Unfortunately, the hardware at the time took a while to catch up to the futuristic sound they were crafting. "Before, everything would take long because I couldn’t have that many plugins loaded up on the computer, and I would be very plugin-focused. I didn’t want to use much of any hardware gear because the plugins were more consistent, especially with as much as we were traveling."

As much as the Trilogy’s sardonic R&B stylings would catalyze a shift in the sound of the next decade of music, it was formed from deep reverence of the past. Illangelo would read books from legendary engineer Bruce Swedien, who mixed multiple Michael Jackson classics including "Billie Jean," "Rock Wit You," and "You Rock My World." He took inspiration from the books and Swedien’s interviews and applied those concepts to his work with The Weeknd. Audio peaks hit no higher than -3 db but would be usually -12 db with no compression on the way in. The vocals were raw in order to preserve The Weeknd’s natural vocal dynamism.

"This was for consistency and because Abel was so dynamic. All of my favorite records growing up from Michael Jackson and Stevie Wonder stressed the importance of the dynamics of the voice. So, I was essentially doing my best job to get it to where my ears were programmed with all of this great music."

The Weeknd - D.D.

It would be Echoes of Silence, the third and final mixtape of the Trilogy, that would produce the most endearing tribute to their influences. Recorded in roughly six weeks, Illangelo describes it as the only project of the three which was largely recorded and created with just him and The Weeknd. It was also the project which featured The Weeknd’s ambitious ode to his idol Michael Jackson, "D.D." It's a modern flip of Jackson’s "Dirty Diana" song.

Covering any Michael Jackson song, let alone one of his most definitive records, is an act of either sacrilege, hubris, or a daring mixture of both. "I don’t think anyone ever dared to do a remix or a cover, but we were kids. We didn’t care. We meant nothing but the highest respect to Michael. It was a remix showing our love," Illangelo professed. "Even with all of the effects in the vocals, I wanted to make them proud. It was very meticulous making sure every single sound was unique and special."

Daring to venture into the lesser-known in order to achieve rare results also carried over into the plugins and effects used. Before OHM Force became an industry staple among producers and engineers, Illangelo was tinkering with its great delays and distortions. Ominsphere plugins were a huge part of the Trilogy. For his production work on songs like "D.D.," "Outside," "Same Old Song," and "Gone," Illangelo preferred Cubase over any other DAW due to how precisely and meticulously he could get his mixes to match what he heard in his head.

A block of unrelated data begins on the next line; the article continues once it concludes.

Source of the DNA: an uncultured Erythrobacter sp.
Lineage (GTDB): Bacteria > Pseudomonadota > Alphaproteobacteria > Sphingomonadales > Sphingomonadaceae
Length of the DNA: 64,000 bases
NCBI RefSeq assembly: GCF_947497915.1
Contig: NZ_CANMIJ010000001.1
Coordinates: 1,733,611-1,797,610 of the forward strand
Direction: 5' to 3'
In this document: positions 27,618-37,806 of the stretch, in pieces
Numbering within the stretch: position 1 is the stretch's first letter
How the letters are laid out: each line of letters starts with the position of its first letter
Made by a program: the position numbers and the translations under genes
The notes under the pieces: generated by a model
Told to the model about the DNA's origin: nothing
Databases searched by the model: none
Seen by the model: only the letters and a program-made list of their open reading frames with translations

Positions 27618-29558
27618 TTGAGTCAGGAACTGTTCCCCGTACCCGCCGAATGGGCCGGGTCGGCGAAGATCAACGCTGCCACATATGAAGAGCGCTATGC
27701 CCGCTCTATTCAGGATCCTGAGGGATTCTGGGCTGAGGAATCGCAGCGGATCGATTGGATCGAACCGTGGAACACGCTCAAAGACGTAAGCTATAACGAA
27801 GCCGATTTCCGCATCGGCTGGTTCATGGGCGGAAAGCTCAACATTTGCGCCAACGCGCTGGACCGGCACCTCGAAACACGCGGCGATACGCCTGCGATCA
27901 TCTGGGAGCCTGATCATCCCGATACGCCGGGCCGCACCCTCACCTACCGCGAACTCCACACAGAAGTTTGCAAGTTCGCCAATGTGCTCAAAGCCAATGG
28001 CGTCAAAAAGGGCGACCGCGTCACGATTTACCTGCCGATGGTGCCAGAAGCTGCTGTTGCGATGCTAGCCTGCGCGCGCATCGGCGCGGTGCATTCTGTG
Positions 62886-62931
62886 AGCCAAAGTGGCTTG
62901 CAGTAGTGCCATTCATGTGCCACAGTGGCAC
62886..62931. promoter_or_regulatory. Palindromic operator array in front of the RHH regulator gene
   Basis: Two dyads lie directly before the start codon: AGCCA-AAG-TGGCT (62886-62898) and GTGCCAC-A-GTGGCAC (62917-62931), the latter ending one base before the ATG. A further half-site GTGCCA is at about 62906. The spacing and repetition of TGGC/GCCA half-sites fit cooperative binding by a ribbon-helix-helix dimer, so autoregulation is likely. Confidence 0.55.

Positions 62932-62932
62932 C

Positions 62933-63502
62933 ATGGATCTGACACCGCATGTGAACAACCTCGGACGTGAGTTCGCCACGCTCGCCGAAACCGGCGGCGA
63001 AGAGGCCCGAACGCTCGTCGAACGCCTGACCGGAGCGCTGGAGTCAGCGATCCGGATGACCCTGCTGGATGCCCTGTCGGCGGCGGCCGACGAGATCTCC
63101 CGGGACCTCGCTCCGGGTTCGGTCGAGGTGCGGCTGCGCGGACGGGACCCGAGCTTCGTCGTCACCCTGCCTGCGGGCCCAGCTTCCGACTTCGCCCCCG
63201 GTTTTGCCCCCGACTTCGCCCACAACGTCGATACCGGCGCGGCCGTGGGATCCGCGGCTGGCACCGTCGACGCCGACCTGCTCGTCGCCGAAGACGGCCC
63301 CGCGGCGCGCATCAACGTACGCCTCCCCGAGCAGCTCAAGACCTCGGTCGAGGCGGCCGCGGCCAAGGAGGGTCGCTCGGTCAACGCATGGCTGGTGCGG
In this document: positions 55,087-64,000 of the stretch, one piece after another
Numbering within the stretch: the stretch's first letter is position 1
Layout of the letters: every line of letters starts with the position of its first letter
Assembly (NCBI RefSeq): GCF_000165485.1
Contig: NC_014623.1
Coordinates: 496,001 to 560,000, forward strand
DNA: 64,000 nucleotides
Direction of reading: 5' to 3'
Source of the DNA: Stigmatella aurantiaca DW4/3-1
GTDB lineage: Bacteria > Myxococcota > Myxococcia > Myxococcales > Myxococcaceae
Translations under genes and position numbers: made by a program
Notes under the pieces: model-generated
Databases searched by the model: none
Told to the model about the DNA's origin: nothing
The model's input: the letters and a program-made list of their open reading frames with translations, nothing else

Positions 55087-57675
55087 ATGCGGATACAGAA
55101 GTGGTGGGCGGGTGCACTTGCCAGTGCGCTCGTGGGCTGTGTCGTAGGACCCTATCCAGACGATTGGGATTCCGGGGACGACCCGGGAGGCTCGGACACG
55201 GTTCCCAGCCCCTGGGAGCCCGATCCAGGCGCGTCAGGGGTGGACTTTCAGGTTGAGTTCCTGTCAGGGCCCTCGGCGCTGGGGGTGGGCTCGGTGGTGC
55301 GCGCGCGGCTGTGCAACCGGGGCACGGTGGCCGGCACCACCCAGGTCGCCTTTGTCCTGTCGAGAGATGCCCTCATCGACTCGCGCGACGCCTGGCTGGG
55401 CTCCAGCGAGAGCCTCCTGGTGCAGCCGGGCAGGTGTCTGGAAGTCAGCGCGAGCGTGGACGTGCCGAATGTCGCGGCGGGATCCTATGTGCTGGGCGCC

Illangelo discusses producing and mixing 2020's "After Hours."

"A lot of the secret sauce was putting in the time of going through every moment of any vocal performance, from fading in and out the breaths to manually making sure the vocal selection could be louder or softer. Anything that needed to be locked in, Cubase is an incredible DAW to do that fine-tuning."

After all three mixtapes were released by the end of 2011, firmly cementing The Weeknd as the new king of dark R&B, Illangelo spent all of 2012 mixing the records again for the November 2012 release of Trilogy. While Illangelo praises the work mastering engineer Mark Santangeleo did the mastering on Trilogy, he knows fans were more keen to the distorted mastering he did on the original records over the more polished end result of Trilogy. Regardless, all of the mixtapes that went into Trilogy were examples of shared vision coming to life by using the equipment and experience the world afforded them at the time.

"There is a lot of great work that can be done when you’re working in a team where everyone trusts each other. Abel was telling his story and his life. My job was to capture that in the best way possible."

Finer Notes is a series that looks into the equipment, techniques, and untold stories that went into shaping classic albums, where engineers and producers discuss how they used the equipment of the time to make a body of work that’s timeless.

About the author: Keith Nelson Jr is a seasoned music journalist who followed his innate passion for knowledge to interview some of the most influential figures in the music industry. He's a journalist who connects the dot to see the bigger picture.